An Asutralian walks into a bar and asks the “what beer do you have”?
No, this is not the start of a lame joke, though it is funny, in an awkward way. A friend of mine walked into an old New York bar – the name escapes me – it was some fancy place in an even fancier hotel. The bar had been around since forever and it was the kind of place men went to be men, you know, sip whiskey, smoke cigars, talk stocks, that kind of thing. Anyway, he walked up to the barmen and asked what beer they had, the bar man replied with “when you know what you would like Sir, I’de be happy to pour it for you”. Ok, sure I’m paraphrasing, but I think you get the gist of it. No gentleman should walk up to a bar without knowing what it is he wants, more importantly though, when he does he should know how to order it.
I overhear too many guys ordering drinks at the bar incorrectly so I think it’s time we stop confusing (or rather annoying) our barmen with this little bit of drinkucation! Yes it’s a made up word.
For the purpose of this exercise, Ive used a bottle of Gentleman Jack, not only because it’s one of my favourite whiskeys, but it works across all 3 examples.
Ordering a drink “Neat” will get you your poison of choice in a glass un-chilled, with no ice and no mixer. This kind of request is best kept for a good whiskey, bourbon or brandy, something that is aged and is best enjoyed at room temperature. Of course, if you’re out on a bender and looking for results, you could order anything you want neat – just maybe sit on the corner of the bar close to the toilets.
This one we all know right? “Gimme a Jack on the rocks!” It simply refers to liquor poured neat over ice, allowing the liquor to chill and dilute as you sip it. In this case, your ice grade is very important. Yes, their are different ice grades and a good bar should be able to offer you gourmet ice (yea, it’s a real thing) also known as Top Hat or Octagon ice. You’ll recognise this ice from its clarity, that’s because it’s produced in such a way that it is free from contamination, free from impurities, and contains no minerals allowing a clear cube (not like my foggy home made ones up above).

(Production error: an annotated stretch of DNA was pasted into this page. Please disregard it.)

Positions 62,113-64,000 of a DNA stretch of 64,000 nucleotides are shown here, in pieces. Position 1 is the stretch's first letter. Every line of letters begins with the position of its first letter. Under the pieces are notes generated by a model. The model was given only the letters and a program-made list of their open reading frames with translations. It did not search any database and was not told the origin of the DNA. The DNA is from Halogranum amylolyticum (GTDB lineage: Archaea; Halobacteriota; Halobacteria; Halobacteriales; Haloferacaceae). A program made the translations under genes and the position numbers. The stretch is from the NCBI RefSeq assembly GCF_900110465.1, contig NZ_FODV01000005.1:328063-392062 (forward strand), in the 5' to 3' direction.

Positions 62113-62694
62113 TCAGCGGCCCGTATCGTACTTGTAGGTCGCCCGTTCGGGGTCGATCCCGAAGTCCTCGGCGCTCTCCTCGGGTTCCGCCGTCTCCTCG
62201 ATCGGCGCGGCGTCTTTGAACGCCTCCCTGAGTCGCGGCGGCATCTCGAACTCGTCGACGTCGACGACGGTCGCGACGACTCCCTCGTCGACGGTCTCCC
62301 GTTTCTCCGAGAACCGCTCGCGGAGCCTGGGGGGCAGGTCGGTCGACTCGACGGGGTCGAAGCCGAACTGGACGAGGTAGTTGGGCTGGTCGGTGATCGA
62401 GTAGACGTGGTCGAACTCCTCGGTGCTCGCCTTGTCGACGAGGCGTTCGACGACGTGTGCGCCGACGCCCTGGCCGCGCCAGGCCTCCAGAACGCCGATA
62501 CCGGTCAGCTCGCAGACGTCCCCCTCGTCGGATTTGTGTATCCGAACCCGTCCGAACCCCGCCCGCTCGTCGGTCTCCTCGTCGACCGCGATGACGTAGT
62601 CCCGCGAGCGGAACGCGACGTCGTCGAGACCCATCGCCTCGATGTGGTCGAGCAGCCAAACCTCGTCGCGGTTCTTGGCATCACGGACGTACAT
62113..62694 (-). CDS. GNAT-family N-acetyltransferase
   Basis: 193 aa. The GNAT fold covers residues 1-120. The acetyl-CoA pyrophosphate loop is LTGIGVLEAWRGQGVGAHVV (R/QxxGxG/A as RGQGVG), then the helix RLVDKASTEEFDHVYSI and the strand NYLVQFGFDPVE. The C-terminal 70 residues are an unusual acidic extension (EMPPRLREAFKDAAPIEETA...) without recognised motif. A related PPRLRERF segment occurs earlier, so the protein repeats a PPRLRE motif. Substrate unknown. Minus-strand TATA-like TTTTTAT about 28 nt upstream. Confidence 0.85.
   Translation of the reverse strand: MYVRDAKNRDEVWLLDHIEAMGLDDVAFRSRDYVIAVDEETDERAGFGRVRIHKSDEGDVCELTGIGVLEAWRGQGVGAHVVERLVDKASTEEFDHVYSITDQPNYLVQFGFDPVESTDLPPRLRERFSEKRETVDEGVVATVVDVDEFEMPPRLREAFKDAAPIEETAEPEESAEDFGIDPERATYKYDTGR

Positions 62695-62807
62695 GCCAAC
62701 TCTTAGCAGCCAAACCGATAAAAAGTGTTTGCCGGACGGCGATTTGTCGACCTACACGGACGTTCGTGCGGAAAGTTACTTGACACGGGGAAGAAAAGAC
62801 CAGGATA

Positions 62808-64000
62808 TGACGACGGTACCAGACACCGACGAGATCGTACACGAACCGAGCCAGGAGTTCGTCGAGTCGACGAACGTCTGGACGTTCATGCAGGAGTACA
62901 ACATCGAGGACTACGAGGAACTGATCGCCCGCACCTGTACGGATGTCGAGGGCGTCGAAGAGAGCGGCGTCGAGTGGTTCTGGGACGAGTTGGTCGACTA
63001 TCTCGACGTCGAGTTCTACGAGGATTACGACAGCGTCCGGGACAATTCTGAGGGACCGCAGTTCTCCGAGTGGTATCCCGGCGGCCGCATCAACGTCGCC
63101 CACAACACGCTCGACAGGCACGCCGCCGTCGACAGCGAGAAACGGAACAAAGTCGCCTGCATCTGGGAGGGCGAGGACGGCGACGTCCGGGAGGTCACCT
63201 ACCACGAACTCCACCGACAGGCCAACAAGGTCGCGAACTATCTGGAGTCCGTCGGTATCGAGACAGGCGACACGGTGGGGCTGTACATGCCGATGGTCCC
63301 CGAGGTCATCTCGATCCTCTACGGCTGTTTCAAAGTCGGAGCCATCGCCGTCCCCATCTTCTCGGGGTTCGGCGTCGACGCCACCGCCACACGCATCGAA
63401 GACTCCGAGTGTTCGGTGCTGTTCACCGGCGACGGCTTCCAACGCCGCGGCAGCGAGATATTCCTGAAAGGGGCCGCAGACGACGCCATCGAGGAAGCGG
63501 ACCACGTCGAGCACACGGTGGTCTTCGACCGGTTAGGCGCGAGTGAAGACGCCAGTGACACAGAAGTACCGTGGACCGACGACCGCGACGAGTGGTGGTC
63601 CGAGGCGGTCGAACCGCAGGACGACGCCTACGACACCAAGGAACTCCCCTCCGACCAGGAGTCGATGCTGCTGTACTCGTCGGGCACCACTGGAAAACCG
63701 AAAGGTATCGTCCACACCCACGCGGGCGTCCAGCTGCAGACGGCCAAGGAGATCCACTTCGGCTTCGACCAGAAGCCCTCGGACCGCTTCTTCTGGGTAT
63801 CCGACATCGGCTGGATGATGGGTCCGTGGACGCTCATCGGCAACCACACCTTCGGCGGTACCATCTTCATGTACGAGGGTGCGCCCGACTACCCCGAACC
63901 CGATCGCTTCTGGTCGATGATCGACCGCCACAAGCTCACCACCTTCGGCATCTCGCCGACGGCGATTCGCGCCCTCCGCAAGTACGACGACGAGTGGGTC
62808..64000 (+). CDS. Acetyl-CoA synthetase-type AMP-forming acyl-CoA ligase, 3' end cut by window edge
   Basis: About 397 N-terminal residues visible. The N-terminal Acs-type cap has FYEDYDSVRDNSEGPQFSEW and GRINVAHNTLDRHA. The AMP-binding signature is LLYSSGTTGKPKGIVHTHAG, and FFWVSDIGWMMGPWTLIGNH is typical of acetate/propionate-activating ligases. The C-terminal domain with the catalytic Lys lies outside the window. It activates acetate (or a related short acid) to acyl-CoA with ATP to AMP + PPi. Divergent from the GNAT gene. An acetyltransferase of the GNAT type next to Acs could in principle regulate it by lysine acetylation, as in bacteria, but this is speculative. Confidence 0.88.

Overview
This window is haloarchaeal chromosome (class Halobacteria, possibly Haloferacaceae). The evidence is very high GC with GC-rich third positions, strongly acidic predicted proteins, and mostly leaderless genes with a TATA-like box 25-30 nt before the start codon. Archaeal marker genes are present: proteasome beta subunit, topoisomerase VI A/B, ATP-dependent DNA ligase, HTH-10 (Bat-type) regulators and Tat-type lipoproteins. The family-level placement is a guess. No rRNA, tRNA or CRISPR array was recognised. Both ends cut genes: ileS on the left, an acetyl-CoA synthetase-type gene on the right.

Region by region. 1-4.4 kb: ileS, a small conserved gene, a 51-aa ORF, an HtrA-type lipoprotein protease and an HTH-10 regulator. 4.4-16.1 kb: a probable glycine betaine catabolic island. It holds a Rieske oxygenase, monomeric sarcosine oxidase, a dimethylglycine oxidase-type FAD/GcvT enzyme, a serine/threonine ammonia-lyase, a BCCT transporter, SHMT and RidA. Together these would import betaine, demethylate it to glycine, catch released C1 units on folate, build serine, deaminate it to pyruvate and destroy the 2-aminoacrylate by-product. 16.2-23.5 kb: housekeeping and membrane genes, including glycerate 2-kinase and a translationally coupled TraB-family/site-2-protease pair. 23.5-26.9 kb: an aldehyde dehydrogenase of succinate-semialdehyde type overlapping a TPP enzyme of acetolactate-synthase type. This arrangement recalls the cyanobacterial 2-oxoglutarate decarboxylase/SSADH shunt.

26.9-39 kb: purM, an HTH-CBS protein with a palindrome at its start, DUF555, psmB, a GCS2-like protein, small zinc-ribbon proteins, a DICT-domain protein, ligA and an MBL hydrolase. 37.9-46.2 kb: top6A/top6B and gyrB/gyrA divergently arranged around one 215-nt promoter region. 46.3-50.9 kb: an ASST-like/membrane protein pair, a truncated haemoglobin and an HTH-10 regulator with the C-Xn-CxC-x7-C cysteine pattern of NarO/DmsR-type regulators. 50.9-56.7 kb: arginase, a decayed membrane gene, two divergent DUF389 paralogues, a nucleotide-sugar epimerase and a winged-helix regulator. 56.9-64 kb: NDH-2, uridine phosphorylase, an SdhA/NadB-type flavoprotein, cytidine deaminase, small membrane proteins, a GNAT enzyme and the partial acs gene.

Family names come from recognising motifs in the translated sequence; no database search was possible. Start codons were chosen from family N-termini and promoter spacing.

The benefit of gourmet ice, is that it melts slower and doesnt alter the flavour of your drink with all the minerals and impurities found in tap water. If you want to be a complete whiskey snob, your ice cubes should be made with the same water they use to make the whiskey. But that’s pretty next level stuff.
Here’s the drink that brings in all the confusion. The term ‘straight up’ means that the drink has been chilled over ice either via shaking or stirring, strained and served in a glass (usually a stemmed glass) with no ice. This is best for when you are looking to chill your drink without too much dilution. A Martini is a great example of a drink usually served straight up.
Unfortunately, the term ‘straight up’ has now also become used to describe a drink served ‘neat’ – as in “straight up with no bullshit!”. Ordering a drink ‘up’ should get you a chilled drink served in the traditional ‘straight up’ way.
The drink above was chilled in a stirring glass and pored with a twist of lime. What’s a twist now? Ordering a drink with a twist refers to garnishing the drink with a thin strip of citrus peel – not a wedge. In most cases, lemon is the default unless otherwise specified.
So that’s it really. Pretty simple in the end.
Now excuse me while I go enjoy these drinks I just poured.
Okay. Stay fancy.